“We are still evaluating the impact of these actions, but they remind us of the importance of building resilient and diversified supply chains,” Ms. Yellen said. She suggested that additional responses from the United States could be looming to ensure that American businesses and workers were treated fairly.
“I will always champion your interests and work to make sure there is a level playing field,” Ms. Yellen added. “This includes coordinating with our allies to respond to China’s unfair economic practices.”
Businesses are also alarmed by China’s ever-tightening national security laws, which include a stringent counterespionage law that took effect on Saturday. The U.S. State Department issued a warning this week advising Americans to reconsider traveling to China because of the possibility of wrongful detention.
Michael Hart, the president of the Chamber, said American companies are trying to play a constructive role in the economic relationship between the United States and China.
“We’ve been trying, regardless of what’s happened at the political level, to find common cause with our Chinese counterparts by employing, manufacturing, producing, buying, selling, paying our taxes and doing it all in a manner that reflects our values,” Mr. Hart, who was seated next to Ms. Yellen, said. “And we believe it also benefits the United States and China.”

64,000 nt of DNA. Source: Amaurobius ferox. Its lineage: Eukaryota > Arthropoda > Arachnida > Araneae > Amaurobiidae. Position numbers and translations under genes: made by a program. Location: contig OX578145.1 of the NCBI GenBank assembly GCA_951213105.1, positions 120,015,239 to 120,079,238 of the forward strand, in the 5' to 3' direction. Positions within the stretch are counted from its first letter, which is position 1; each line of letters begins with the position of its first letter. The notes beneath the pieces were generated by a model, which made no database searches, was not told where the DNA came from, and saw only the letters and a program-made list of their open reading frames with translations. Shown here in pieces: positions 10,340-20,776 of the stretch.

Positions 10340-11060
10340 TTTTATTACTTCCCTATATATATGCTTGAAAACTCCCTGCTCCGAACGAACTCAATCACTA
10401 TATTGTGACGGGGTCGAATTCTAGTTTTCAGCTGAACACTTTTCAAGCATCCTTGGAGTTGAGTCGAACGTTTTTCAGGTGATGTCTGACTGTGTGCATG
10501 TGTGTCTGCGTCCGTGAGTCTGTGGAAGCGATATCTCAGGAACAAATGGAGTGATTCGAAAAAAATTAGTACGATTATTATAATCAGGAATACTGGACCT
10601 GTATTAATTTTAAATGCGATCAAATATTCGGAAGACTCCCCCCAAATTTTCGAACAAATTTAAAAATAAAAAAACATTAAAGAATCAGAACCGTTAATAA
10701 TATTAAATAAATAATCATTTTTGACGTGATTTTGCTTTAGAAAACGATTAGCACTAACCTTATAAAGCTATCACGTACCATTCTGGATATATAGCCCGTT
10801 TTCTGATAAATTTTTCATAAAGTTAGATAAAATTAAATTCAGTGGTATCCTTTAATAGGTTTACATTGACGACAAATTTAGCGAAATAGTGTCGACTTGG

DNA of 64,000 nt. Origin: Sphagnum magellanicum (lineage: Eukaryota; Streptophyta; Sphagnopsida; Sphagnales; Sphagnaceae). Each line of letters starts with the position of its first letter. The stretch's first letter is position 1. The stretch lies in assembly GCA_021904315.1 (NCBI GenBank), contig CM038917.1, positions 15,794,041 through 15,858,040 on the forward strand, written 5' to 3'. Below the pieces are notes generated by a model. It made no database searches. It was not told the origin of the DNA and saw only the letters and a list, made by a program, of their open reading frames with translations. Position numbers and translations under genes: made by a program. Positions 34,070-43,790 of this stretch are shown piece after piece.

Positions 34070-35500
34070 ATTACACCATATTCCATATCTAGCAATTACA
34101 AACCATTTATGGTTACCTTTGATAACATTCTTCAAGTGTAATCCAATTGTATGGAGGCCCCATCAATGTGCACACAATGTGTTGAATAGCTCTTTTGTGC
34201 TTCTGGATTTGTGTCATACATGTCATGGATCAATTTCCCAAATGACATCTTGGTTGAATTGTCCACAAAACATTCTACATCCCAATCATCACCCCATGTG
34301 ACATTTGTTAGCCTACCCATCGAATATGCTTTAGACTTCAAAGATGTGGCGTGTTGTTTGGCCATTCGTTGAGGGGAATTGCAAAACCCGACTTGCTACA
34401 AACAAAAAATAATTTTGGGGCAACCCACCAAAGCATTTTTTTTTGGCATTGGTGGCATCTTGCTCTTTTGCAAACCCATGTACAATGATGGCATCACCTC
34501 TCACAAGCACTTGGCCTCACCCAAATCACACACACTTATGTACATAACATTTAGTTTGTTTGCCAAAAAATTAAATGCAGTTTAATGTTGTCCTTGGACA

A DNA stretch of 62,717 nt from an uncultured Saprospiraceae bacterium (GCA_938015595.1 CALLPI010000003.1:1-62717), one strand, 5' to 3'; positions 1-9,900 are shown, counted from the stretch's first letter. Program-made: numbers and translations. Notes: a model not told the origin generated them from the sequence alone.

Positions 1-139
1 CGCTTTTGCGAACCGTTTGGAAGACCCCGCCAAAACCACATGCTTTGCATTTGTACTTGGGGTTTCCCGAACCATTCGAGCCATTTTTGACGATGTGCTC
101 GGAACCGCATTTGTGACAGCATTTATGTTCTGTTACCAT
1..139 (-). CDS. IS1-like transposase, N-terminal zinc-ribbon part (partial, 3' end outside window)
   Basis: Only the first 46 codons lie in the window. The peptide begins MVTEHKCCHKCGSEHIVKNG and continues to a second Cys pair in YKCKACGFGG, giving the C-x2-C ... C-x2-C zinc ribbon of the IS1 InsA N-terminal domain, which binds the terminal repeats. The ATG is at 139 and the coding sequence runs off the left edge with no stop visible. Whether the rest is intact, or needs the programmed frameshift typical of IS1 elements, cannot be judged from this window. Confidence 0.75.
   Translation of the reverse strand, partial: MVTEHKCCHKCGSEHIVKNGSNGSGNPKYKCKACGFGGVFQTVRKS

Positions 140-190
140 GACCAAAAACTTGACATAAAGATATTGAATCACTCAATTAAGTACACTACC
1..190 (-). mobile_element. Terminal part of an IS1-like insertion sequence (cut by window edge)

The Treasury secretary planned to raise these issues during a blitz of meetings with top Chinese officials over the next two days.
Besides the business leaders, Ms. Yellen was also meeting on Friday with Liu He, China’s former vice premier, and Yi Gang, the outgoing governor of the People’s Bank of China. A Treasury Department official said that Ms. Yellen discussed the outlook for the economy in an informal discussion with her former counterparts that lasted more than an hour.
Later on Friday afternoon, she will meet with Premier Li Qiang at the Great Hall of the People.
Claire Fu contributed reporting.